I have done a couple of updates since the last blog entry so I would like to keep everyone up to date with what has been added.
Findmypast has tweaked their Welsh parish record collections and renamed many of them. They have combined Marriages and Banns into the same data sets and changed the Powys collections to be their original historical county names. That has made my job easier as I previously had to research each location to determine its original county.
With these combinations, the number of data sets have dropped so the grand total on the OGI has gone down slightly.
Apart from the Welsh changes, here are the other additions over the past few weeks.
- 92 Suffolk graveyard and parish record transcriptions from FamilySearch
- 755 locations in Durham, Northumberland and Yorkshire in the durhamrecordsonline.com database. This was previously included in the OGI but was refreshed to import many updates. The search and results are free but only show year and registration district.
- 11 new data sets for Lancashire Online Parish Clerks (lan-opc.org.uk)
- City of London Cemetery and Crematorium image browse (440,000 names) from col-burialregisters.uk
- 6 data sets of Yorkshire marriages from www.yorkshirebmd.org.uk
There are more collections coming before the end of the year according to FamilySearch. Ancestry has not released any major new collections for a while so perhaps they will get something online soon.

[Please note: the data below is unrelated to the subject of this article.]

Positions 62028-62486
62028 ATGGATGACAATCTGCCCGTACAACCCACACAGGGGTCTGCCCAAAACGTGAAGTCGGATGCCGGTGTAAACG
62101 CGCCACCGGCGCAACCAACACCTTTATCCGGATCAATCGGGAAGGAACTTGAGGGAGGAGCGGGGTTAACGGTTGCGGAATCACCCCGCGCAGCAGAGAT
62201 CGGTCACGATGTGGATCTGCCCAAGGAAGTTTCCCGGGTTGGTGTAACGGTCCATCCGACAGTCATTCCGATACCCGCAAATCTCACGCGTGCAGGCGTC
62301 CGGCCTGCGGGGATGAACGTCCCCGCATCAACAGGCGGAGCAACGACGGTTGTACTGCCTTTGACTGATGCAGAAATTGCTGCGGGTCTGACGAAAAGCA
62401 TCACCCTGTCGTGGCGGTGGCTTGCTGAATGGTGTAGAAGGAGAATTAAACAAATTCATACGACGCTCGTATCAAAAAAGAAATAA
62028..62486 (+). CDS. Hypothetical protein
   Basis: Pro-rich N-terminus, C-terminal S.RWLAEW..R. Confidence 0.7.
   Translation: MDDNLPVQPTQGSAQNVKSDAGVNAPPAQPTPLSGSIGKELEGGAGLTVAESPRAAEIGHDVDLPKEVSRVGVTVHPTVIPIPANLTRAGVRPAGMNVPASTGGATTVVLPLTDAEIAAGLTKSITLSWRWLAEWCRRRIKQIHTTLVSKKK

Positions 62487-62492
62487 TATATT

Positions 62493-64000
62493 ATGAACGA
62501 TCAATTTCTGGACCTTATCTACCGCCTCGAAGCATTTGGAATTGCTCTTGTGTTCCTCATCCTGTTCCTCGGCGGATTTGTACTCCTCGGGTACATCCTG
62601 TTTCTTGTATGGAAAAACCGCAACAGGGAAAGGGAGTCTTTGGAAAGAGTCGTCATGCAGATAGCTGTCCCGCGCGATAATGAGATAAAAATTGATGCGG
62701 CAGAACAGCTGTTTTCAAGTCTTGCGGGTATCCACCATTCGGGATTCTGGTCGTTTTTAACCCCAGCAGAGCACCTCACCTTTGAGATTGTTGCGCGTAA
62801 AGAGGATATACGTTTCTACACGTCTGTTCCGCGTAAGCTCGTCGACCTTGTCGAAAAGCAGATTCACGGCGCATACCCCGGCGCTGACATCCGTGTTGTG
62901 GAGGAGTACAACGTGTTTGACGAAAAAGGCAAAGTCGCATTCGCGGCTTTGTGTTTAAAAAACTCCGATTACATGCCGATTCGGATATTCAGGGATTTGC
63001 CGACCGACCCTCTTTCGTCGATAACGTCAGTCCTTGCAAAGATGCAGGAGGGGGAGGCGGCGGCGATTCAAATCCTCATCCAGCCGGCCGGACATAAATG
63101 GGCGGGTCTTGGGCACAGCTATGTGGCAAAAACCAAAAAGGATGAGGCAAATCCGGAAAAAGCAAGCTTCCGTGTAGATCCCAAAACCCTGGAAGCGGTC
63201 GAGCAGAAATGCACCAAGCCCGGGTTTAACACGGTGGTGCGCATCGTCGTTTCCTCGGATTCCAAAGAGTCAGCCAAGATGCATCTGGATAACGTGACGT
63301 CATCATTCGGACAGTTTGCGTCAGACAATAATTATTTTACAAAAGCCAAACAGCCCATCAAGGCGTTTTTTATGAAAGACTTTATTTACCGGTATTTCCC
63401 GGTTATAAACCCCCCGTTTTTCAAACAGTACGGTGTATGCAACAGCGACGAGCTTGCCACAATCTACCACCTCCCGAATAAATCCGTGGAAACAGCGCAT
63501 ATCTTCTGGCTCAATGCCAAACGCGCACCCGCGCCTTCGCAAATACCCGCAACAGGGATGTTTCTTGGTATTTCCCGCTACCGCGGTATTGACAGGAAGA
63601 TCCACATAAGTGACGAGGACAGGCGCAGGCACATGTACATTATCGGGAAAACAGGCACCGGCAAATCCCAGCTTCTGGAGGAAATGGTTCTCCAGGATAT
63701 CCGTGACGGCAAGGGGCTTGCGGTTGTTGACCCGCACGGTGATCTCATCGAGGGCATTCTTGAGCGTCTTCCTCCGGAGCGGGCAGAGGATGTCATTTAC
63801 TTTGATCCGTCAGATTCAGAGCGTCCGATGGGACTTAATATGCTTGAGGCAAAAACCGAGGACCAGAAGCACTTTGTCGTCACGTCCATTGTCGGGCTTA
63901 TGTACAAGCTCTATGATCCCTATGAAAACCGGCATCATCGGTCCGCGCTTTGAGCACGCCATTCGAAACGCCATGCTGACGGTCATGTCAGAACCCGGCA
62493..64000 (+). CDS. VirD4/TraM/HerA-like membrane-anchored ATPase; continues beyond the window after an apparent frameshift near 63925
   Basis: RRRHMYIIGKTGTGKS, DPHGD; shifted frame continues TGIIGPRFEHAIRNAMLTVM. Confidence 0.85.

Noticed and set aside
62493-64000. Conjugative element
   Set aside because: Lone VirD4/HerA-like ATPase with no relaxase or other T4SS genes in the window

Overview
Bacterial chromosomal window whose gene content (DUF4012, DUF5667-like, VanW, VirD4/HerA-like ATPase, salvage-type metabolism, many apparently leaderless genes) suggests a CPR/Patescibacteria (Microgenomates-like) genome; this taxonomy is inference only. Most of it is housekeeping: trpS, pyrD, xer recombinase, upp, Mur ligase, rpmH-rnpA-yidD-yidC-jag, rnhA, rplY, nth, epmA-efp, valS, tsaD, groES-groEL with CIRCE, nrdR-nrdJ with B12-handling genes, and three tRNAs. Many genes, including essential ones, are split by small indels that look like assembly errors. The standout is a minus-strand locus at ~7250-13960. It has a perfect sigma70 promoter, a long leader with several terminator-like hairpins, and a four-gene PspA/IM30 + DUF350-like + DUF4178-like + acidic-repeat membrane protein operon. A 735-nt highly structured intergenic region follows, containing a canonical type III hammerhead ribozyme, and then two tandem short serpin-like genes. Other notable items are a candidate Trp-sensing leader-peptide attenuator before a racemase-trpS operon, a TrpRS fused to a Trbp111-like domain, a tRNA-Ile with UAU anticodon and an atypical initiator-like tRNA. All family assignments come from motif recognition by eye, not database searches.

If you find a gap in available data on the OGI, use the FamilySearch Catalog and look for available scanned films.
Here is a step-by-step:
1. Go to familysearch.org and sign in to your account.
2. Hover your mouse over Search and click on Catalog.
3. On the catalog page, enter the place you wish to search and select the correct location from the suggestions in the drop-down list. Click on the Online option and then the Search button.
4. Now open the section you are interested in such as Church Records.
5. Click on the title you wish to view.
6. Scroll down to the film details and look for the desired date ranges noting the item number(s). This will be important when viewing the digital film.
7. Click on the camera icon to open the film images.
8. Use the page number option to jump to the correct part of the film looking for the required section number.
9. It can take a few minutes to find the correct section of the film. You can use the Information tab which will only show when viewing a page (double-click or use the box button on the left side). This shows all the sections on the film to help you navigate your way through the images.
10. And after some patience, you will find the section you need.
It may seem complex but much easier than ordering a microfilm and waiting weeks for delivery which is only available at a specific location!
More records are being digitized all the time. There are full-time camera teams all over the world serving as volunteers with FamilySearch. This promises many more data sets to come in the future!
Have a wonderful week and I will return with more updates very soon.
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